Mark Roodhouse. Oxford: Oxford University Press, 2013. 288 pp. £65 (hardcover).
Reviewed by: Adrian Smith, University of Southampton
Five years ago I asked the campus cafe´ to provide a civilian’s rations for a week c. 1941, and to cook a Ministry of Food recipe. My students stared in astonishment at the mountain of sugar, asking how one individual could consume so much. They then swiftly polished off a Woolton Pie, declaring it a first class vegetarian dish. I soon sensed a fresh scepticism re the austere nature of life on the Home Front. More recently my Catholic mother mentioned a bookie’s runner taking bets from her blitzed office in wartime Coventry: here was someone whose moral code dictated that she turn up for work on the morning of 15 November 1940 (not surprisingly an astonished fireman sent her straight home); and yet she saw nothing wrong in a weekly flutter on the horses. Neither, incidentally, did it cross her mind that taking a bottle of whiskey through the customs at Holyhead constituted a serious transgression. Both anecdotes demonstrate how with the passage of time dominant tropes and widely shared assumptions can so easily be subverted, such that no aspect of the British war effort can be taken for granted. The popularity of the Woolton Pie and the distaste for an abundance of sugar illustrate changing diet, and confirm the central argument of David Kynaston in Austerity Britain that, for all the superficial familiarity of life seventy years ago, society really has changed quite significantly. Yet, ironically, although critics of secularism and prevailing social mores berate relative morality as a post-1960s phenomenon, examples such as my mother’s relaxed view of legal constraint challenge our notion of mid-century Britain as a conscience-driven, uniquely lawabiding nation.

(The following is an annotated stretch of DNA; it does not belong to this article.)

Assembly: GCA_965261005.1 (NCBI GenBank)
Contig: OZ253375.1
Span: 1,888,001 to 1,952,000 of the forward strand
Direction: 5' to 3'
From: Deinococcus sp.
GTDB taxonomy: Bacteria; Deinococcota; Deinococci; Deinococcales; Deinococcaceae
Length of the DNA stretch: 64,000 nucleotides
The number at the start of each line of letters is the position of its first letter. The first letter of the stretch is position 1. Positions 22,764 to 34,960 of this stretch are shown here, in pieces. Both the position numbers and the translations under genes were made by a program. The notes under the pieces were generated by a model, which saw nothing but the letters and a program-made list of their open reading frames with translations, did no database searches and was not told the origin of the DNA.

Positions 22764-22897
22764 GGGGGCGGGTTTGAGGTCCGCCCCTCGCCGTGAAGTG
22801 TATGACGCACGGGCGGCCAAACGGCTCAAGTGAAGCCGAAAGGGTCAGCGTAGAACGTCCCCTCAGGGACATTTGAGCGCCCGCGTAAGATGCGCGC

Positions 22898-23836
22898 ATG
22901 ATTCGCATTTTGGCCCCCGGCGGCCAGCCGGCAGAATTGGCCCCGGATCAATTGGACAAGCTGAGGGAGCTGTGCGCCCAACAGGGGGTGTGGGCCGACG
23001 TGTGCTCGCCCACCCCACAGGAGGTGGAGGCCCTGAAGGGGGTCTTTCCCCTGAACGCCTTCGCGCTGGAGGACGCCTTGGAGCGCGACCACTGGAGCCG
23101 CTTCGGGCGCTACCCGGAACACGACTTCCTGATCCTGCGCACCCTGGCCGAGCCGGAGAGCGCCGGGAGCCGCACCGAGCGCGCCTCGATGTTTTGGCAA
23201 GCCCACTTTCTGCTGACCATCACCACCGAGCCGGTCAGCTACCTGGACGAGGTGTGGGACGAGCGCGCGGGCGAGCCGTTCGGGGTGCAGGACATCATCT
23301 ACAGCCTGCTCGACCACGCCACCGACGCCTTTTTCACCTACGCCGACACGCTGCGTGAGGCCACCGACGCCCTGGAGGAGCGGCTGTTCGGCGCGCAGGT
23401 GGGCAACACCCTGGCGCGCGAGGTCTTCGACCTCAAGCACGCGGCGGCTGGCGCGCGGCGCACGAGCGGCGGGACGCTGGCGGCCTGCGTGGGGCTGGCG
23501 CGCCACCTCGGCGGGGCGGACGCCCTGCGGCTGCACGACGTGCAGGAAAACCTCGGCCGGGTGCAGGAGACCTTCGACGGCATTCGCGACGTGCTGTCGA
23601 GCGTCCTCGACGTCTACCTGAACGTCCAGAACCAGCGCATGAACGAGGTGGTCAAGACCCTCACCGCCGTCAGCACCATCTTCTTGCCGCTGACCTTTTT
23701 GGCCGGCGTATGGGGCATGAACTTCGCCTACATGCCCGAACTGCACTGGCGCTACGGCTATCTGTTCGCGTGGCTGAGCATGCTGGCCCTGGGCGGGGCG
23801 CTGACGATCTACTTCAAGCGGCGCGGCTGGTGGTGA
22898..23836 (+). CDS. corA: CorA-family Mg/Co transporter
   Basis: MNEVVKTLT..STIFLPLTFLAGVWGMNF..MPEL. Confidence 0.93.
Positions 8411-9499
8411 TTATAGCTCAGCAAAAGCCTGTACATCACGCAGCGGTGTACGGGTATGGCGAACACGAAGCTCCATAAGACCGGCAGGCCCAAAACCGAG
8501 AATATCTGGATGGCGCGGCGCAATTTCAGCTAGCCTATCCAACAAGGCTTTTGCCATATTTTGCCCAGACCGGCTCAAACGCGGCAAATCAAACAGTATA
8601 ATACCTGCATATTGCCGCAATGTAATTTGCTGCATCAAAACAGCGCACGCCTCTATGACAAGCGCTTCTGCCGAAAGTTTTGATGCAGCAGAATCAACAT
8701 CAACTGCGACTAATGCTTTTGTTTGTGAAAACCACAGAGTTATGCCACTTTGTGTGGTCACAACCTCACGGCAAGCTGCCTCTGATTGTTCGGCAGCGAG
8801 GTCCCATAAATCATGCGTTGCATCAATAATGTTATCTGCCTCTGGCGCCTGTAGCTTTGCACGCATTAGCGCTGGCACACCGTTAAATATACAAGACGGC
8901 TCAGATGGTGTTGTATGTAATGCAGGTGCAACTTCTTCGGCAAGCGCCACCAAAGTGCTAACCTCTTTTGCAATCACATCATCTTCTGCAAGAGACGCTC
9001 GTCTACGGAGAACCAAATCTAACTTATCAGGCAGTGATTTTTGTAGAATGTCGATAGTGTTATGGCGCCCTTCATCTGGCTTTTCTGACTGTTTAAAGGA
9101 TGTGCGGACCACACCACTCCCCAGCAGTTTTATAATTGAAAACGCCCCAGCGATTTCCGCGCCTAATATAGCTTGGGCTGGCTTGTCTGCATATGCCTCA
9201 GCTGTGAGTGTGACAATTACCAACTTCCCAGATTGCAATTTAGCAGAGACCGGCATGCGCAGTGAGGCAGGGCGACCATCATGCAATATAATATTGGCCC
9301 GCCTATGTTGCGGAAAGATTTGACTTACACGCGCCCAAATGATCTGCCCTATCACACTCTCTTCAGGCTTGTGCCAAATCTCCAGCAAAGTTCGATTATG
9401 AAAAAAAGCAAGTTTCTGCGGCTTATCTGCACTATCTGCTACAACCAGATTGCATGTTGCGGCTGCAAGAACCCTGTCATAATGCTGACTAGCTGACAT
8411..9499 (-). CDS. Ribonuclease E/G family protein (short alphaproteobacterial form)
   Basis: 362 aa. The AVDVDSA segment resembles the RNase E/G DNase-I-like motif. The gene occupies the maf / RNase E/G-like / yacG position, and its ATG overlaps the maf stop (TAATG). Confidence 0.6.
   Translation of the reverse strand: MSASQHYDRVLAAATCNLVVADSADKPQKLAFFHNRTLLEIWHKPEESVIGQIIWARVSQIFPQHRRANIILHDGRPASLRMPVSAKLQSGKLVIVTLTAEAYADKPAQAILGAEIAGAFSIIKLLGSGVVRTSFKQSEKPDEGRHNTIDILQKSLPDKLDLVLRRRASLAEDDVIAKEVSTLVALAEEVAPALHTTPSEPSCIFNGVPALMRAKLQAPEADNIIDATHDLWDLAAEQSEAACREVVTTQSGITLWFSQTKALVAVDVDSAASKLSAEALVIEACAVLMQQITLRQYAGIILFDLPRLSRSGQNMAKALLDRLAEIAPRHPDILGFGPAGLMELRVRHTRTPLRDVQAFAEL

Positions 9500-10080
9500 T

This elementary point lies at the heart of Mark Roodhouse’s dense study of how the British people coped with being denied the little things that made life worth living across the course of the 1940s. Rationing continued into an era of rising affluence and aspiration, but an accelerated easing of controls late in the decade meant a diminishing return upon related criminal behaviour. Organised
crime, from the pooling of dockside pilfering through to gangland hijacking of fuel tankers, constituted the most damaging element of the black market, but not the most high profile. Then and now the black market is synonymous with the ‘spiv’, or the ‘wide boy’, with his pencil-thin moustache, zoot suit, and multipocketed trench coat. Here is an image which, courtesy of popular culture (not least Ealing comedies and Dad’s Army), remains as rooted in the national psyche as the phrase ‘fell off the back of a lorry’. The ubiquitous nature of black market parlance suggests that everyone was seeking to ‘wangle’ some ‘dodgy’ goods. Yet as Roodhouse makes clear, most people’s acquaintance with illegal trading was not via a street corner spiv. Attitudes towards spivs were ambivalent, so that in the cinema they could be portrayed as lovable rogues whereas in big cities they were the focus of anti-semitic attacks. Most spivs were gentiles, but the prominence of the Jewish community at every level of retailing, and within the clothing industry, encouraged a malign myth that Jews were reaping disproportionate rewards from black-market trading.